So someone wanted to make a play about the Avatar and his adventures. OK, fine. And he got a lot of his information second-hand from witnesses, travelers and the like. Gotcha. Unfortunately, his portrayals are either completely inaccurate or exaggerations of a single trait. So far so good, and with a lot of room for comedy. And the best part is that it’s all completely plausible. I cannot emphasize enough how perfectly fine the original premise was on its own. They didn’t didn’t need to recap anything; they could have just made up stuff that never happened (or even funnier: would never have happened) and kept the comedy focused on the portrayal of the characters. That would have been a great episode!
Sadly, we got “The Ember Island Players” instead, and no matter how much I enjoy it, the fact is, within the context of the reality of the Avatar universe, it makes absolutely no sense at all. Whoever wrote this play must have had some omnipresent eye-witnesses, because how else would he be able to write about certain episodes and moments in the series that no one outside Aang and friend were present for?
Take the Mexican standout between Azula and everyone else in “The Chase.” It’s depiction in the play is probably the episode’s single funniest moment, but it makes no sense how it got there. Who witnessed this? That episode made it pretty clear that that saloon the heroes and Azula fought in was abandoned, with not another soul around for miles. What random loiterer saw this, knew it was the Avatar and the exiled prince of the Fire Nation—and somehow neglected to alert the authorities looking for him—and then just happened to meet up with this playwright who was researching the Avatar?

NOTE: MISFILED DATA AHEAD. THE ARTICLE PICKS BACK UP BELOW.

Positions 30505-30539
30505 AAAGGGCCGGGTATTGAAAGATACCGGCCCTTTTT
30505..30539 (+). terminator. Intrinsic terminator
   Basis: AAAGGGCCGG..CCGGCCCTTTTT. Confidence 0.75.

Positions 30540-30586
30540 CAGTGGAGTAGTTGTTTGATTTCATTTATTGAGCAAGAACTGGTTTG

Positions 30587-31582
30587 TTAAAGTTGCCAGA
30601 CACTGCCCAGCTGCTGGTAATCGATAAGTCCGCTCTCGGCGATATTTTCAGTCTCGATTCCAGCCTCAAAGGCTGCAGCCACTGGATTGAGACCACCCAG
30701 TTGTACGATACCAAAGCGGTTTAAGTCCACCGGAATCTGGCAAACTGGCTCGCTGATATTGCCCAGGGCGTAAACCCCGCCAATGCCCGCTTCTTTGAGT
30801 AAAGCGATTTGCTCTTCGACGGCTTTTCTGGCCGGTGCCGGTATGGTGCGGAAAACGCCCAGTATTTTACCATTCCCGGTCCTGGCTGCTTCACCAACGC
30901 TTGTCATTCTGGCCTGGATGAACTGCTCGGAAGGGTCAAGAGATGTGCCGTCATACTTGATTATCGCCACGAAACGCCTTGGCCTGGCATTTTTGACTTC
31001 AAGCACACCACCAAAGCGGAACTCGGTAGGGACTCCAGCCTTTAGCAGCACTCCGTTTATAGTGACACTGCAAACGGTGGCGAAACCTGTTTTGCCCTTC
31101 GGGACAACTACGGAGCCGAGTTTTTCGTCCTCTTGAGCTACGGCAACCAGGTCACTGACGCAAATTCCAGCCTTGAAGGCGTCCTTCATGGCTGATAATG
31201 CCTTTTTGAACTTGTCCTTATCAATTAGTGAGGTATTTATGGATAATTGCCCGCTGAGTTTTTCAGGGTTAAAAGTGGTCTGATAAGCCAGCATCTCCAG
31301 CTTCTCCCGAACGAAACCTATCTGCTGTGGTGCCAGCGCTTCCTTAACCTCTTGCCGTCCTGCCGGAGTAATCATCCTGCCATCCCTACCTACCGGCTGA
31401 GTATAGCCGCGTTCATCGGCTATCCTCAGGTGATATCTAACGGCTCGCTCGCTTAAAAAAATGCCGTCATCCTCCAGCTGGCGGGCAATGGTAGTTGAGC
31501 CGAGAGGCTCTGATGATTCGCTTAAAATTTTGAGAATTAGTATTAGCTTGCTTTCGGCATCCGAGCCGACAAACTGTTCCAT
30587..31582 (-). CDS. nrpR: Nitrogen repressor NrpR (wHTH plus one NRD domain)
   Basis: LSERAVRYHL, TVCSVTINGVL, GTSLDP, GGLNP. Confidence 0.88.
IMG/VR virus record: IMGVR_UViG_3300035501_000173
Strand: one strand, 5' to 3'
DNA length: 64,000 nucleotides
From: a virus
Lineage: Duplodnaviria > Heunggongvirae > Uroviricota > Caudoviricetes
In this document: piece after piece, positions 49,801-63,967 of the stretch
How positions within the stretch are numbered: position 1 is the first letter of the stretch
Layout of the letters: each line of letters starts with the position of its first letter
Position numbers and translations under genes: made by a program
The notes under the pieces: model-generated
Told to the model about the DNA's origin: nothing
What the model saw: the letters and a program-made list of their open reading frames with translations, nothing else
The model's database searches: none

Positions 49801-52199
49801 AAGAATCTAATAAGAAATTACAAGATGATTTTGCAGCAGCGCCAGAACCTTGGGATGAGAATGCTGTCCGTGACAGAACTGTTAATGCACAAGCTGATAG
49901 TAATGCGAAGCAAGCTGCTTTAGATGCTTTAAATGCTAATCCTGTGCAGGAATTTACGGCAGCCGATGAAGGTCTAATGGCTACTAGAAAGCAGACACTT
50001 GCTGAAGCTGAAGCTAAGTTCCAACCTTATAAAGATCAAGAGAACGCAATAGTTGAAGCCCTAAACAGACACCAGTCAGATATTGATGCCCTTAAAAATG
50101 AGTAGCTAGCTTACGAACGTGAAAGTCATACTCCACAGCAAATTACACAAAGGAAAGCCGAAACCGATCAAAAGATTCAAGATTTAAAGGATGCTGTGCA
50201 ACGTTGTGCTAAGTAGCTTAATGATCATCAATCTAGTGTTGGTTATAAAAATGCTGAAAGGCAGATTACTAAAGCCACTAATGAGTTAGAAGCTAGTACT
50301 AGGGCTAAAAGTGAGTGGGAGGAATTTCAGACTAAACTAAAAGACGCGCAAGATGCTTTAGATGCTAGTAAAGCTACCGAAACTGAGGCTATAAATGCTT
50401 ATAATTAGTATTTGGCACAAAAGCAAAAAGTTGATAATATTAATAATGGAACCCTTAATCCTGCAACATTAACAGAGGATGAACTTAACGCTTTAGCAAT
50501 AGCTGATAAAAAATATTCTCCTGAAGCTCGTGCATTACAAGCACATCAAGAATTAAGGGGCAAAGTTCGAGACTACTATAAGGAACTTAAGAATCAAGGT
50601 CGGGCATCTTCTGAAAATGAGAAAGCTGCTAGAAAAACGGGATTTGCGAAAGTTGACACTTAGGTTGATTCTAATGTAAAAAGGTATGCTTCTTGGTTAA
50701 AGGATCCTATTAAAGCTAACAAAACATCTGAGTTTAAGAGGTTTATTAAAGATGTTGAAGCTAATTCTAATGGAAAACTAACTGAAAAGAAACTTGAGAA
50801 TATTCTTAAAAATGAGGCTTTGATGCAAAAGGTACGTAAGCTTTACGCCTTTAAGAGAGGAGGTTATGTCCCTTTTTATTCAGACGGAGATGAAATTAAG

For that matter, how does this playwright even know the Avatar emerged from an iceberg? Or that Jet died at Lake Laogai? Or that the Avatar actually survived that lightning strike from Azula? And where’s Admiral Zhao?**
The Thin Line Between Fanservice and Pandering/Trolling
These are all rhetorical questions, of course. The reason is pretty obvious. It’s the same reason most of these other scenes are present, the same reason this episode exists at all, the same reason shipping is so prominent nowadays, and the same reason General Iroh is played by Dante Basco in Korra. It’s nothing more than a wink to the shows’ fans and the general concensus of the series. It’s the most basic form of pandering, as if congratulating the fans for having simply watched the show at all. Again, if this wasn’t an official episode of Avatar, I’d be OK with it. Unfortunately, in this context, while the jokes are funny in themselves, they’re also lazy, idiotic, and insulting.